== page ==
Liquid Ink

The official website of Gint Aras, Finalist 2016 CWA Book Award


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Taco trucks: the shocking truth

Back when I was a kid growing up in Cicero, at that time almost equally (at least in my immediate neighborhood) made up of Eastern European and Mexican families, there were ways of expanding your ethnic identity. Ok…expanding is the wrong word. You could become an “honorary” Mexican or Lithuanian by going through initiations.

To be baptized an honorary Lithuanian, you had to eat a jar of herring or a huge chunk of homemade headcheese. My friend Juozas and I came up with this initiation, an ironic one, at least in my friend’s case, as he had never eaten either herring or headcheese in his life. The child of displaced persons,  he still qualifies, despite his culinary tastes, for Lithuanian dual citizenship. The Mexican boys who gagged over pig nose jelly will never be able to claim this.

Becoming an honorary Mexican was much easier.  You had to lie down and let your Mexican (and honorary Mexican) friends kick your ass for three minutes. The only rule was no punching in the face or balls. In truth, the three minutes often stretched to four or five.

We did not do this because we valued multiculturalism or envied each other’s identities. We were just boys finding ways to fuck with each other in the packs we joined for protection and friendship.

These initiations, like other rites and customs of the street, depended on unspoken but clear codes. Everybody understood that if your friend had gone through the trouble of taking a three (or five) minute beating,  or if he had slurped down a quivering cube of pig ass—which, mind you, often resulted in real tears—you had to defend him in the event that bullshit came his way.

So, as an honorary Mexican who oversaw the baptisms of a few dozen honorary Lithuanians, let me say a few things about the prospect of taco trucks on every corner.

To America, this would represent a culinary revolution of a magnitude not seen since the invention of the Weber grill. If there were a taco truck on even one corner in most any random town of less than 50,000 people between Youngstown, Ohio and Limon, Colorado, the quality of the local cuisine would improve by a factor so large that I cannot find any tool to help me calculate it. If there were taco trucks at both ends of my block, I’d have hardly any need to go to a grocery store.

A taco truck is superior, both as a food delivery system and a purveyor of quality, than any McDick’s, Burger Thing, Undies, Taco Hell, Beef’n’Cream, Pulverz, Shitway, Jimmy Shlong’s or any other such dump. A taco truck is a civilized place to eat and sells a food item with a rich and fascinating history, linked to lifestyle changes among the working class, specifically to men mining silver. Its development is not unlike the arrival and evolution of the pasty in Michigan’s iron mines or the Vienna Beef dog on Chicago’s South Side, the latter during the Depression. So the taco has more in common with the story of class struggle than does any pumpkin latte or chocolate stout.

So, bring it on. A taco truck beside every school, across the street from every workplace, down the road from your town hall, public library, place of worship and watering hole. Especially the watering hole. Because the only thing better than a taco following a night of raucous frolic is the tamale guy.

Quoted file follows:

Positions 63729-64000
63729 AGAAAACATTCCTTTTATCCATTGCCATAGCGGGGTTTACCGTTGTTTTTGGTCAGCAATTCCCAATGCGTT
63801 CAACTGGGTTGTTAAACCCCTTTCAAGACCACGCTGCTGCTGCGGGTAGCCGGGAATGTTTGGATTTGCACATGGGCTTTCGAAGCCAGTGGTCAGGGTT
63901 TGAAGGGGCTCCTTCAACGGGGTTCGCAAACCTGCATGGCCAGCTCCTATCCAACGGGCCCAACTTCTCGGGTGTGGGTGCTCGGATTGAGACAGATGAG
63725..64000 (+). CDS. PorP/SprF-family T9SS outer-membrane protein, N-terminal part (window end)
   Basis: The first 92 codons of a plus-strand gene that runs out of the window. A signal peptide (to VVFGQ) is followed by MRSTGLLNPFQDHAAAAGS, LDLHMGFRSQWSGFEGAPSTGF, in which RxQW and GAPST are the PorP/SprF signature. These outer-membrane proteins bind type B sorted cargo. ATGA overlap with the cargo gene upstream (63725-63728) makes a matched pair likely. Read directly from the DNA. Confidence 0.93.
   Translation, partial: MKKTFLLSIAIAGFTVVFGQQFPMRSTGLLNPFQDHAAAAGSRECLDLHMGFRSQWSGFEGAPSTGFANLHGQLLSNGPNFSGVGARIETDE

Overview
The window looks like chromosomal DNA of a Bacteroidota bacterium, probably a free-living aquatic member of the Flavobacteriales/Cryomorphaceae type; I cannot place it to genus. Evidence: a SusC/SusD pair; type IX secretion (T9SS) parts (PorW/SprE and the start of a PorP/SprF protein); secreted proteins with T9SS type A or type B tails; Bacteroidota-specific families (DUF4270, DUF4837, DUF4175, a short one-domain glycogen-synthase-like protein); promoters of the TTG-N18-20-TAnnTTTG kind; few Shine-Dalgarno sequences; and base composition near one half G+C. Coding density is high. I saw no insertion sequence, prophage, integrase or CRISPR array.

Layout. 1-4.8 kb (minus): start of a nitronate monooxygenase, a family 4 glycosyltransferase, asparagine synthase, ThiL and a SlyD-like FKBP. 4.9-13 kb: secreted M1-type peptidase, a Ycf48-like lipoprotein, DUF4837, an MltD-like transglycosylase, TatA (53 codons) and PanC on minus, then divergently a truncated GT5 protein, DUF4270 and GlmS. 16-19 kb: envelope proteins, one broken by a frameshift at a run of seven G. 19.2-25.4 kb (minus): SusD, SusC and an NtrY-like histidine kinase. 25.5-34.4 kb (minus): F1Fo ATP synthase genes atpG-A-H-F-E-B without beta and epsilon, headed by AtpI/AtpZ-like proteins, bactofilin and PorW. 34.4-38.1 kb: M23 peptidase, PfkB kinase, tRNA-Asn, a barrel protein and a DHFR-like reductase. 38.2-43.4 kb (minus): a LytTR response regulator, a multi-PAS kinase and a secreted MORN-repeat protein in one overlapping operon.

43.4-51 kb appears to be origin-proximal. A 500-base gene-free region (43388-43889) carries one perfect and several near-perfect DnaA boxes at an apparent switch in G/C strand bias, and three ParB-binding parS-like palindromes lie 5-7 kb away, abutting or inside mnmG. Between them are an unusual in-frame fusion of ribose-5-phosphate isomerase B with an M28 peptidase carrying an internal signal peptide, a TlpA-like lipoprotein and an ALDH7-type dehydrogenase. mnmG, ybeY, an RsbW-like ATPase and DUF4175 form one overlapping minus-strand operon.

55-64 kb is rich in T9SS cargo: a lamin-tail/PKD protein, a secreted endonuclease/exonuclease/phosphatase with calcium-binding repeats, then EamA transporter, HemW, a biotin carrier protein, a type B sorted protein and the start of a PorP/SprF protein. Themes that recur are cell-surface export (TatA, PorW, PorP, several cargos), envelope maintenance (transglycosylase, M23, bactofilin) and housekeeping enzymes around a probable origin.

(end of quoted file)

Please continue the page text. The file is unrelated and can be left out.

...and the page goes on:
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Teen pregnancy epidemic

Today’s True Community article deals with teen pregnancy, an issue that’s very important to me, and not merely as an educator. I’m using an extreme word, epidemic, in the title of this blog post perhaps unfairly; efforts to bring down the teen pregnancy rate have been working, and currently we’re at historic lows for all US ethnic and racial groups.

Still, in my environment I see it all the time, and it causes problems we’re all familiar with. I really think we need a shift in the consciousness surrounding our concept of sex education. We have to get over our puritanical point of view and give people information that can keep them from making poor decisions.

This week I profile a pair of students that I had some time ago. Their stories are sad but important. I hope you’ll check it out.

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Photo by Mike Baird


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It has finally come to this

The FOP (fraternal order of police) called looking for donations.

I told them I’d be very willing to contribute to their important cause by donating a few shares of stock. “I own some Frumpin Frunkin stock,” I told the gentle officer, “and I’d be willing to have my broker send that stock over to the FOP in exchange for a receipt I could provide my accountant. Your address, please?”

What is Frumpin Frunkin? It’s similar to McDicks or Burger Ass. These are names I’ve come up with for places that teach us to advertise them simply by talking about them. It’s bullshit and drives me mad. Frumpin Frunkin is a famous purveyor of High Fructose Corn Syrup pastries. They claim America runs on them, thus equating their food to something like petrol—figuratively, they want us to believe we’re eating chemicals when we’re LITERALLY eating chemicals if we consume their “food”. In my neighborhood, 3-6 cops can be found in a Frumpin Frunkin at any time. It’s cliche but it barely bothers them.

I also received a phone call from someone who wondered if I’d like to share my opinion about their product. Here’s my opinion about your product: it sounds a lot like Frumpin Frunkin stock. I lied to the cops about owning that, so I’m going to lie to you about owning yours, whatever it is.

Would you wear Farm and Grammar All Natural Deoderant?

Sir, I must inform you. You smell so bad of bullshit that my mobile phone has begun to reek of summertime barns.